stephanie jones

Archive for June, 2012|Monthly archive page

Woman…in song and video

In feminist work, gender and education, mothers, politics, professional development resources on June 23, 2012 at 9:52 pm

Woman, John Lennon

I am Woman, Helen Reddy

Fabulous parody of Lady Gaga’s ‘Bad Romance’ – Women’s Suffrage

Single, Natasha Bedingfield

 

 

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Title IX is 40 years old…when and how do we teach about that in schools?

In anti-bias teaching, democracy, Education Policy, feminist work, gender and education, NCLB, social policy, Standing up for Kids, teacher education, teacher education resources, Uncategorized on June 23, 2012 at 8:22 pm

(Image from the Sports and Entertainment Law Blog)

Have we come a long way baby? Given the fact that Michigan State Representative Lisa Brown, was banned this week from speaking on the House floor because she said “vagina” during her compelling argument against restricting women’s reproductive rights – I think we’ve fallen a long way back in time, way before the 70’s when radical policy changes were made to improve the lives of girls and women in the United States.

One of those radical policy changes occurred forty years ago when Title IX was enacted by Congress and signed into law by President Nixon, and has faced many legal challenges over the years. Most people familiar with the phrase “Title IX” would immediately connect the law to girls’ and young women’s rights to play sports in any school receiving federal funding, but sports weren’t even mentioned in the legislation. The legislation prohibits sex discrimination in “all” of an institutions programs and activities, including sports, but extending well beyond sports. In fact, even sexual harassment of students is prohibited under Title IX, and if sex “bias” includes the way we teach and what we teach, I’m surprised that we haven’t heard about anyone using Title IX as a reason to include pro-women curriculum in schools at any level.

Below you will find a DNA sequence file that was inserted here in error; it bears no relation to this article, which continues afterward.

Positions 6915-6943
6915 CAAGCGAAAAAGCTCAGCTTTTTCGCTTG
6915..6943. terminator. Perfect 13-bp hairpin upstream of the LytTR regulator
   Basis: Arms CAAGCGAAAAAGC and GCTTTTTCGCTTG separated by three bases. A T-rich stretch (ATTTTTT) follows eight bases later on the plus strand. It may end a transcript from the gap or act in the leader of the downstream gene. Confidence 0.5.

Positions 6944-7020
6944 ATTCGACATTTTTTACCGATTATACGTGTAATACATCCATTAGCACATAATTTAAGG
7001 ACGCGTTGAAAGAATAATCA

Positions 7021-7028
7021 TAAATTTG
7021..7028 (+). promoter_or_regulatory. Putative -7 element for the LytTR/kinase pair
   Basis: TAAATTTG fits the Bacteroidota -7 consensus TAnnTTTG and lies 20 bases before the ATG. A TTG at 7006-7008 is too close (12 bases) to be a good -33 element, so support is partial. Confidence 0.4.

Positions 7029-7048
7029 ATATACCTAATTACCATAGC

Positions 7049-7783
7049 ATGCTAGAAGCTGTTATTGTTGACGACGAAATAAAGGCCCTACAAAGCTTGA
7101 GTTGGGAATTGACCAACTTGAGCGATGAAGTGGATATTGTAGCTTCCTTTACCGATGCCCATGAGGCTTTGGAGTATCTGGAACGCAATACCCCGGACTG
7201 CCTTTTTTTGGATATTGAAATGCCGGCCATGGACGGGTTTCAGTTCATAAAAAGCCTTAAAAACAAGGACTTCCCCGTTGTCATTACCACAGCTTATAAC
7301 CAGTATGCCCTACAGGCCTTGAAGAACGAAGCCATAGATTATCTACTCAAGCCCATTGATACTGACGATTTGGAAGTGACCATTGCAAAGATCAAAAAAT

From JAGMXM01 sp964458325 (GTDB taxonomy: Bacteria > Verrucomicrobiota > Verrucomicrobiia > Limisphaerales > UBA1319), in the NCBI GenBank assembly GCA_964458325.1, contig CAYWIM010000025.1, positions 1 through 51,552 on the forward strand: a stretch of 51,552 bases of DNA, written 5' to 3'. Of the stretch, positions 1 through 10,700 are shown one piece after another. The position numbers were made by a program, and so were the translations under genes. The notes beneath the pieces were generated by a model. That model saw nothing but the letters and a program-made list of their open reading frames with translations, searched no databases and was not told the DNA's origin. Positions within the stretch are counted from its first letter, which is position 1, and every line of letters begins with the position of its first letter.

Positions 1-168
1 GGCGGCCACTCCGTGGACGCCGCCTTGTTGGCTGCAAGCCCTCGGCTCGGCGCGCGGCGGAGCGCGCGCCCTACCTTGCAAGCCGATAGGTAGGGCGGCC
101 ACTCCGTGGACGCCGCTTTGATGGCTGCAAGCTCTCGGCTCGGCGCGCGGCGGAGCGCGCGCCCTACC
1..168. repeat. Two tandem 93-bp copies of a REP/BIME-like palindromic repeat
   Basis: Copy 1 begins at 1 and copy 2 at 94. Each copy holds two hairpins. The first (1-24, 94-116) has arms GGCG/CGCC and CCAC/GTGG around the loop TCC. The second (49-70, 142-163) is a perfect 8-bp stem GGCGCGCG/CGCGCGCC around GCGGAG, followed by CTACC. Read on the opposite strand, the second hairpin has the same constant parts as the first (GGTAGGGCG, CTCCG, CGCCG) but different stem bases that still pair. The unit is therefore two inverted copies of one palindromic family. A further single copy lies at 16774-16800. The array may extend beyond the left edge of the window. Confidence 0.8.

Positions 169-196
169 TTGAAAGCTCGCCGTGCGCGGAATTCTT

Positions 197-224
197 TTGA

But a pro-women approach to education seems nearly impossible given the current war against women being waged in the U.S. (Even if it’s not just against women, but the pursuit of social control writ large). The attack on women and the persistent questioning of any attention to girls and women in education was gaining steam in 2001, just as the No Child Left Behind Act was being written and enacted. For example, The Heritage Foundation (formed in 1973, just one year after Title IX…coincidence?) describes itself as: